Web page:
In particular, the Ukrainian side of the EU-Ukraine Civil Society Platform is part of this Platform, established in accordance with Art. 469–470 Association Agreement between Ukraine and the EU. The Civil Society Platform is a body composed of representatives of the civil society of Ukraine on the one hand and members of the European Economic and Social Committee on the other. It is one of the four bodies of the Association along with the Association Council, the Association Committee and the Parliamentary Committee of the Association. And if the former represent the government and the parliament, the Platform is designed to ensure that the public plays a proper role in the implementation of the Association Agreement. It may make recommendations to the Association Council. The Association Committee and the Parliamentary Committee of the Association should keep in regular contact with the representatives of the Civil Society Platform in order to obtain their views on the achievement of the objectives of the Agreement.
In its turn, the Advisory Group on Sustainable Development is a team of experts from Ukraine’s economic sectors working to educate and educate all the EU integration leaders from planning to monitoring and evaluation. It was created taking into account the criteria used to form the European Party Advisory Group. Today, it comprises about three dozen organizations, and the Group itself is open to dialogue and membership.
In addition to the active involvement of the public in European integration issues, the Agreement provides for a number of other requirements for Ukraine.
In particular, the Government’s Action Plan for the Implementation of the Association Agreement establishes clear terms and responsibilities of the authorities for performing specific tasks for the implementation of the Agreement. The Special Action Plan approved by the Government, developed by the Government Office for the Coordination of European and Euro-Atlantic Integration together with the Ministry of Economic Development and other ministries, aims to improve the efficiency of coordination and promotion of the European integration process. It is a large-scale document of 1199 pages. It formulates 1943 tasks covering 27 spheres. 106 authorities of Ukraine are responsible for the tasks. Each of these tasks corresponds to a separate article of the Agreement or implements certain Acquis of the European Union.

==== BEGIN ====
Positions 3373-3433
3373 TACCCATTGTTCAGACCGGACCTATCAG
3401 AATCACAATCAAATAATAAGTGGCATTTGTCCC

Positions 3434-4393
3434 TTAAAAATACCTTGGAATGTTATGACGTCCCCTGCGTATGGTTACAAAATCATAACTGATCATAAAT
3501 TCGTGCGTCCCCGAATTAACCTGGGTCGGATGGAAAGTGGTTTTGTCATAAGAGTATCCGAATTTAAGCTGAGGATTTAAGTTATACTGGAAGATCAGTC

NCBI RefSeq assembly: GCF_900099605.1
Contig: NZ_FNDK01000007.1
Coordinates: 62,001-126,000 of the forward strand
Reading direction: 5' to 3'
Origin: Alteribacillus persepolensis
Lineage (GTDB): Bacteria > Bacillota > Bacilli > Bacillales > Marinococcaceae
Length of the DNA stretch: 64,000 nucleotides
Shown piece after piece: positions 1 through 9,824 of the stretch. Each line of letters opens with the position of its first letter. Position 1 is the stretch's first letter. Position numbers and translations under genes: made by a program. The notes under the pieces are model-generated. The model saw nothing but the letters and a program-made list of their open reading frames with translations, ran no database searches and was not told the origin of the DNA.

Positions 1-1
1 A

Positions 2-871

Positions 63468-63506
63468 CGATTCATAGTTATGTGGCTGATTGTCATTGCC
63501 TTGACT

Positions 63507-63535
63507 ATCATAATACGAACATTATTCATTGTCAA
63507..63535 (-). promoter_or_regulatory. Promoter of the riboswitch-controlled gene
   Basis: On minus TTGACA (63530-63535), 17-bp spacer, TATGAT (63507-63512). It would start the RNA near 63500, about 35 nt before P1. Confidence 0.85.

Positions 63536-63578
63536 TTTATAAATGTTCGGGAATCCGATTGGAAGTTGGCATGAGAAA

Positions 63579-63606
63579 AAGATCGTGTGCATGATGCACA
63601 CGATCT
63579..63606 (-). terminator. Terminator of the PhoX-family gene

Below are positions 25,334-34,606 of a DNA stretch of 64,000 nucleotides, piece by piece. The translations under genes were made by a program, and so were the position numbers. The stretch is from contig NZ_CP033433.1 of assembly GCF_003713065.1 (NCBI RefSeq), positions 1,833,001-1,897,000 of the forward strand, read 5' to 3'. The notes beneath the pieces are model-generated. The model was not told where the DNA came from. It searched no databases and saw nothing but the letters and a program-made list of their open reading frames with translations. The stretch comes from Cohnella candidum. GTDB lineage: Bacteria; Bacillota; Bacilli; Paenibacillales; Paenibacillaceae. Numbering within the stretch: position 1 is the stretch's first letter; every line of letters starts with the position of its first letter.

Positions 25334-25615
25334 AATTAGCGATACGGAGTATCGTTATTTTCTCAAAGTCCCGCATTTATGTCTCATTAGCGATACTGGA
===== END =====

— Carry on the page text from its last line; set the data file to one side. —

As an example, the tasks to be accomplished by Ukraine include:
- the creation of legal preconditions for the beginning of the reform of local self-government and territorial organization of power;
- adoption of basic laws on reforming the civil service and service in local self-government bodies;
- harmonization of electoral legislation through its codification;
- approval of the SBU reform concept;
- improvement of the system of state export control;
- reforming the procedure for abolishing parliamentary immunity;
- Ukraine’s accession to the Council of Europe’s Extended Partial Agreement on the Establishment of a cooperation Group on Drug Abuse and Illicit Trafficking (POMP Group);
- development of infrastructure for the reception and retention of illegally staying foreigners and stateless persons in Ukraine;